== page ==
President Kersti Kaljulaid praised young people calling them "smart, bold and intrepid" and said differences in society need to be valued in her New Year's Eve speech in Tallinn.
The president's full speech is below:
"Fellow citizens of Estonia,
"2019 has been a year in which, among other things, the old have been taught a thing or two by the young – here in Estonia as well.
"In the past it has been deemed effrontery for youth to consider themselves wiser than their elders, but some internationally respected indicators going by the name of a famous leaning tower only recently proved that our younger generation are smart, and growing smarter all the time. In fact, they are among the cleverest in the world, and not in a figurative sense.
"Our youngsters, those who were born in 21st-century Estonia, who have grown up in an international environment – since even the smallest members of society become citizens of the world as soon as they discover the Internet – and who share their thoughts and ideas with their peers all over the globe, deserve our admiration for just how smart, bold and intrepid they are.
"The youth of Estonia know how to be global citizens and yet remain assuredly Estonian: at the same time international and also home at the Song Festival.
"And yet perhaps the swift currents of history, which are flowing faster all the time, are leading us to a point where only the young – who by their nature have not only the skill, but also the courage to trust the future, to look forward to it rather than fear it – will stay comfortably afloat in these rapidly flowing waters.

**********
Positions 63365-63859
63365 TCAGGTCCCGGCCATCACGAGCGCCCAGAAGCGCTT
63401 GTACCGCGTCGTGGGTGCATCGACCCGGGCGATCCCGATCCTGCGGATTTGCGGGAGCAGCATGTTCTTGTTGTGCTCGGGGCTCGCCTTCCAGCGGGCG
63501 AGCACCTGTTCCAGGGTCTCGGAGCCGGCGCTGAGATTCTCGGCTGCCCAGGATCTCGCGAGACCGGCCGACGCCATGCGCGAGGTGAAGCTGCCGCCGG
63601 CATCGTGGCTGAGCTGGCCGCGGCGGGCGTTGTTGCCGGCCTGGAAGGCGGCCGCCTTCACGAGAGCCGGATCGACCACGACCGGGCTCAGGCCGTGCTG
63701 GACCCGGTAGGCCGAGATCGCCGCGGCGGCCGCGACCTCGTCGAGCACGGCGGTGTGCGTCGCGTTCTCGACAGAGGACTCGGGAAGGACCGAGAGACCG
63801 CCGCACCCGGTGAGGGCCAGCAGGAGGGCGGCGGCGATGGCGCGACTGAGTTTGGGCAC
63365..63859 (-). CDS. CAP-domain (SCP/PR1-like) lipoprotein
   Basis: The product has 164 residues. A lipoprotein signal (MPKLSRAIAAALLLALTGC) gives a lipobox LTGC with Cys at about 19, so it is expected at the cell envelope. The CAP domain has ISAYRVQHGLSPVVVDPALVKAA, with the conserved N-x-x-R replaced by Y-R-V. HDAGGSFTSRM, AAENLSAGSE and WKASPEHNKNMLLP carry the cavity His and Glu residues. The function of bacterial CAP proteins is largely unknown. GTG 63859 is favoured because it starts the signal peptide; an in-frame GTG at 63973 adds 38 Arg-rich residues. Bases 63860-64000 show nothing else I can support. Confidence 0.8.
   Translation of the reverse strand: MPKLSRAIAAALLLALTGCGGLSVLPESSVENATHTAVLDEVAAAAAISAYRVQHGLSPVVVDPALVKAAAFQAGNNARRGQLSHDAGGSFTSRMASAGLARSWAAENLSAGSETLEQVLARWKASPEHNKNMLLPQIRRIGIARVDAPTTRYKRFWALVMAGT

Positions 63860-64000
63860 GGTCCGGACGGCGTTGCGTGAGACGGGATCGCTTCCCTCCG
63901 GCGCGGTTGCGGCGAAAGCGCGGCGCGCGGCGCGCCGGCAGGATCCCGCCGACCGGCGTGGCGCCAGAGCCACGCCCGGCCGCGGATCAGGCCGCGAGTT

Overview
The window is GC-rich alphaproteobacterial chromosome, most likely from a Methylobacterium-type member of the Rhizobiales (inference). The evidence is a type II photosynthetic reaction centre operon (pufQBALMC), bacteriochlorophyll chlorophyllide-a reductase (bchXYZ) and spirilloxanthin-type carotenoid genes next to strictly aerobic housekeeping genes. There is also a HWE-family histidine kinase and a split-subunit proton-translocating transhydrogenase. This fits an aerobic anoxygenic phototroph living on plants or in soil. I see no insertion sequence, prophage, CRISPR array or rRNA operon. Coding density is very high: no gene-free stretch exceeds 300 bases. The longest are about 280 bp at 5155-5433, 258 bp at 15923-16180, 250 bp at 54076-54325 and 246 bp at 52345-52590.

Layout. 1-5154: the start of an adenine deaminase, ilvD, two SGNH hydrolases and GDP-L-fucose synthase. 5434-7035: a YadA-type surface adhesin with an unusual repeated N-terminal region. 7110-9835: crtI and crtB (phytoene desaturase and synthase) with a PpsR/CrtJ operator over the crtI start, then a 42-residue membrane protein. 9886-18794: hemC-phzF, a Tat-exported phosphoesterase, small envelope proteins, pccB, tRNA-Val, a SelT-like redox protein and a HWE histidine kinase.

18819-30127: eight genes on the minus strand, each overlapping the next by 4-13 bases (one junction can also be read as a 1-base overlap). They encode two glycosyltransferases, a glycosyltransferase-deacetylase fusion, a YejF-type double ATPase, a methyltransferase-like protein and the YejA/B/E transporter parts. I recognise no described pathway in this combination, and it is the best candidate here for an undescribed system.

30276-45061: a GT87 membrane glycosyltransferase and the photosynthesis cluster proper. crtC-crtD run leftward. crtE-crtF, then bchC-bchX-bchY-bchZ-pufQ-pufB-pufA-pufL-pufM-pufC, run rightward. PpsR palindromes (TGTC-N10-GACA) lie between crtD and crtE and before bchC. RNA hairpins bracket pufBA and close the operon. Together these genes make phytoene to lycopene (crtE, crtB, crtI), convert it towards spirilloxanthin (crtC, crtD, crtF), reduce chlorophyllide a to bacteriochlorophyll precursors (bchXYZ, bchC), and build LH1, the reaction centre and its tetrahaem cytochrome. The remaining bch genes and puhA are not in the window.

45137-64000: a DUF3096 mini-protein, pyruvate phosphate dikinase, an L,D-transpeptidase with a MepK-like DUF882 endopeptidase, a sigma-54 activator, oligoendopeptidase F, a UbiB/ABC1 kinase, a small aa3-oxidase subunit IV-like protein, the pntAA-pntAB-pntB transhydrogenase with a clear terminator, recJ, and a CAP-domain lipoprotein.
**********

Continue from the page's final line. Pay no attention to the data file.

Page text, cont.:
"I must admit that neither myself nor others of my generation are probably as optimistic. But maybe that is needed for balance in society: dialogue between conventionalism and impetuousness can produce the best future, where there is room for everyone.
"Of course, society can be divided down the middle in more ways than just 'young' and 'old'. We have grown used to such division, and to standing in opposition. But there is true value for society in defining opposites, and that value is created when we start to see those opposites as complementing one another. Belonging to this group or that group does not make us opponents. Different interests, different attitudes to the present or to the future are valuable in themselves. Steady dialogue can continue for decades before it produces any results, as the large numbers of Russian-speaking parents now seeking to enrol their children in Estonian-language schools in Ida-Viru County shows.
"Indeed, calm dialogue between those who place their faith in technology and have a more global outlook and those who contribute to the preservation of traditions has produced the Estonia we see today. One group seeks to drive us forward towards ever greater prosperity, while the other is skilled in holding on to what makes us happy: a green, flavourful and patterned Estonia. Neither group could imagine the country without the other.
"Even the passionate debate about Estonia's forests ensures that in making decisions we should, in the longer term, continue to find the middle ground, with the opinions of neither group leading us astray. Or arguments about whether wind can become Estonia's new oil shale, and how to find workers to guarantee the further growth of the economy as salaries continue to grow.
"All of this combined, is what makes life good in Estonia: life in a time of peace in a country with a flourishing economy, where there is room for both youthful idealism and the balance that comes with age. The future is always the sum of these two approaches. Perhaps, if we can see the value in opposites and differences, whether at home or afar, history will give us the chance to grow as a country and as a nation in the new year, too.
"Happy New Year, my beloved Estonia!"
Editor: Helen Wright